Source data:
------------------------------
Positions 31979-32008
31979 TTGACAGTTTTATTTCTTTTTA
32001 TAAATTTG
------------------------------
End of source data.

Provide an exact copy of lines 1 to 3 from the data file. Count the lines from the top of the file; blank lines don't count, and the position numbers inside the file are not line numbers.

Positions 31979-32008
31979 TTGACAGTTTTATTTCTTTTTA
32001 TAAATTTG